The throat, upstream and downstream sections of the nozzle, as well as the sections of the nozzle defining the turbulence cavity, may be silicon micromachined surfaces.
Other objects, features and advantages of the present invention will be apparent from a study of the written descriptions and the drawings in which:
FIG. 1 is a functional diagram of the silicon micromachined nozzle in accordance the present invention. This diagram is not drawn to scale, and reference should be made to Table 1 for the exact dimensions of the preferred embodiment.
FIG. 1A is an enlarged diagram of the turbulence cavity and the induced CO2 turbulence therein from FIG. 1.
FIG. 2 is an exploded perspective view of the silicon micromachined nozzle as it is would be assembled.
FIG. 3 is a simplified diagram of the thermodynamic properties of CO2 showing the constant entropy lines as a function of temperature and pressure.
A simplified, sectioned view of a nozzle in accordance with the present invention is illustrated generally as 10 in FIG. 1. The nozzle 10 includes an upstream section 20, a downstream section 40 and a throat section 30. An open end 22 receives therein carbon dioxide gas 100 from a storage container (not shown) under pressure ranging from about 400 psi to 900 psi, with about 800 psi being preferred. The CO2 gas could be supplied with an input temperature of from between -40 degrees F. and +90 degrees F., but any substantial deviations from the design input temperature of +70 degrees F. could require design changes in the nozzle for optimum performance. The CO2 gas may be cooled before entering the open end 22 of the nozzle 10 if additional conversion efficiency in making snow is required. While CO2 gas is specified in the preferred embodiment, the invention also will perform with liquid CO2. Of course, modifications to the design can be made to optimize CO2 snow production using the liquid CO2, but gaseous CO2 is preferred because of ease of handling and lower cost. Other disadvantages of using liquid CO2 include longer start-up times and frosting of the nozzle exit.
The contour or curvature of the inside surface 24 of the upstream section 20 of the nozzle is designed according to the matched-cubic design procedure described by Thomas Morel in "Design of 2-D Wind Tunnel Contractions", Journal of Fluids Engineering, 1977, vol. 99. According to this design the gaseous CO2 flows at subsonic speeds of approximately 20 to 1000 feet per second as it approaches the throat section 30.
The downstream section 40 includes an open end 42 for exhausting the carbon dioxide gas 100 and the resulting CO2 snow 101 toward a workpiece 200 under ambient exhaust pressures.
The contour of the interior surface 34 of the throat section 30 is designed to cause an adiabatic expansion of the CO2 gas passing therethrough. The CO2 gas expands in accordance with the temperature-entropy chart illustrated in FIG. 3, generally moving along the constant entropy line A-B. When pressure is reduced to point B, the CO2 gas will convert at least partially to snow. Due to the recirculating flow of the CO2 within the turbulence cavity, some frictional losses are generated, thereby making the conversion process more adiabatic than isentropic. This effect causes point B on the process diagram to shift slightly to point B' as shown by the dotted line in FIG. 3.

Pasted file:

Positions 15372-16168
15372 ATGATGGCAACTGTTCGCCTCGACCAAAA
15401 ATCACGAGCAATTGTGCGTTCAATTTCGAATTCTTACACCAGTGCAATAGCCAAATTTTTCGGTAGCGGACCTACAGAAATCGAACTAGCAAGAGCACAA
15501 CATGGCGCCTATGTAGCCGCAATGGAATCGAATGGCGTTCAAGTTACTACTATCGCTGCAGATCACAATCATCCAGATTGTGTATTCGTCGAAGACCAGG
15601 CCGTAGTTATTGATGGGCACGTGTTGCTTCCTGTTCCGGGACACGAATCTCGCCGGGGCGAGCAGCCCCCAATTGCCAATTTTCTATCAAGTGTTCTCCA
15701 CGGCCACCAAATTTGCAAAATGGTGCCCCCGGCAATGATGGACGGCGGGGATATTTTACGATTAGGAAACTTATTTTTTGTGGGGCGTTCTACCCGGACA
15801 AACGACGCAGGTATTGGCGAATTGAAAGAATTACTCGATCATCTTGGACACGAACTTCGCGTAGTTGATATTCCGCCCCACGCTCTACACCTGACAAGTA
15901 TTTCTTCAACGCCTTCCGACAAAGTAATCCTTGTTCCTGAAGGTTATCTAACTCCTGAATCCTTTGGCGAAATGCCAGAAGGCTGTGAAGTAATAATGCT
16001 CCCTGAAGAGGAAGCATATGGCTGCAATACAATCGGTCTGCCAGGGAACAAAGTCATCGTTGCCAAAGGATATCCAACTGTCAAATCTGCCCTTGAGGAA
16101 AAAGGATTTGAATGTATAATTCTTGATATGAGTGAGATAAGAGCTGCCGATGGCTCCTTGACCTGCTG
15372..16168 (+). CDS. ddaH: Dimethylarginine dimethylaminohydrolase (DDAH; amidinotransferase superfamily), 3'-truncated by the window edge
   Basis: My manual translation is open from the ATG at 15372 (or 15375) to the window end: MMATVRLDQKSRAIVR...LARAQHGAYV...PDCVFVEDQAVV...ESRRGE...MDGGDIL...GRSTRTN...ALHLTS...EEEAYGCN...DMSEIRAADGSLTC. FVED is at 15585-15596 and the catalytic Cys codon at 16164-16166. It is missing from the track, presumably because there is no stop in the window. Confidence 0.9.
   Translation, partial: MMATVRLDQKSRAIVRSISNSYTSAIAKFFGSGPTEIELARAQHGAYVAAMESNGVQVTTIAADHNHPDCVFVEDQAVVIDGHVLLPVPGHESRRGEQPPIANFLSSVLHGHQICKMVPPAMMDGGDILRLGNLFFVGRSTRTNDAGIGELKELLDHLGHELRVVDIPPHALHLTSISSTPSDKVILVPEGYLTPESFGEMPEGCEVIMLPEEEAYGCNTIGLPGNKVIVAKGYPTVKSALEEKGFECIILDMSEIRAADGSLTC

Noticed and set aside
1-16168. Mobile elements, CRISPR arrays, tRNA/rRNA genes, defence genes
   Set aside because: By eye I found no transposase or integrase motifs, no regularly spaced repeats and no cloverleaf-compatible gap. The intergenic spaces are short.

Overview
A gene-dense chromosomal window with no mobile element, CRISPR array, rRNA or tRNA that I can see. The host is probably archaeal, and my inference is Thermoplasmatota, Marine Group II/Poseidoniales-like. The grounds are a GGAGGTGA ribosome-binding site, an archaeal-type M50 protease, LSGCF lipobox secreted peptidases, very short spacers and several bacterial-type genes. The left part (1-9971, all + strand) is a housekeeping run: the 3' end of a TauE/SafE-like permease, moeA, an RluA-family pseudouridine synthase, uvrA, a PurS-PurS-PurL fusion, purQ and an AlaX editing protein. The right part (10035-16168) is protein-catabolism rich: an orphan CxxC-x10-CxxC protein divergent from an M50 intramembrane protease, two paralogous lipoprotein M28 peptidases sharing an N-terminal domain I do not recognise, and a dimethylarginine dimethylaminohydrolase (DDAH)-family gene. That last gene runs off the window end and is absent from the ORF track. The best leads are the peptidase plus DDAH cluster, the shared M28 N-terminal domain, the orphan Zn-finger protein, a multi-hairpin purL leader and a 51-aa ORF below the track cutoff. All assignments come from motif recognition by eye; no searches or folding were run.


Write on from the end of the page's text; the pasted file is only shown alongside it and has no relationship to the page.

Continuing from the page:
This conversion to CO2 snow is designed to occur near the exhaust port 42 of the downstream section 40 of the nozzle so that additional kinetic energy will not be required to accelerate the snow 101 toward the workpiece. The location of the conversion occurs between the exit of the turbulence cavity 50 and the exhaust port 42. The preferred embodiment is designed for a Mach 2.0 exit speed for the CO2 gas and the snow. The conversion to snow will not occur in the throat section 30 or in the turbulence cavity section 50 of the nozzle 10 because the speed of the CO2 gas traveling therethrough is designed only to be approximately 1.0 Mach, which results in a pressure above that required to cause snow to occur.
As defined herein, snow is considered to be small, solid phase particles of CO2, produced either directly or from intermediate liquid CO2 droplets, having mean diameters of approximately 20 micrometers and exhibiting a more or less uniform distribution in particle size. The term Mach is defined as the speed of sound within a gas at a given pressure and temperature.
The contours of the inside surfaces 34 and 44 are designed such that at supersonic flow rates the gaseous CO2 flows directly out of the exhaust port 42 while maintaining a generally uniform flow-distribution at the nozzle exhaust 42. This configuration results in the intended collinear exhaust flow.
Because of the low dispersion design of the throat 30 and the downstream section 40 of the nozzle 10, the exhaust pattern is maintained and focused at about the same size as, or perhaps slightly smaller than, the cross-section of the nozzle exit 42 (approximately 1500 to 3250 microns in the preferred embodiment) even at 1 to 5 centimeters from the nozzle exit 42. The precise exhaust pattern also provides a generally even distribution of CO2 snow throughout the exhaust gasses.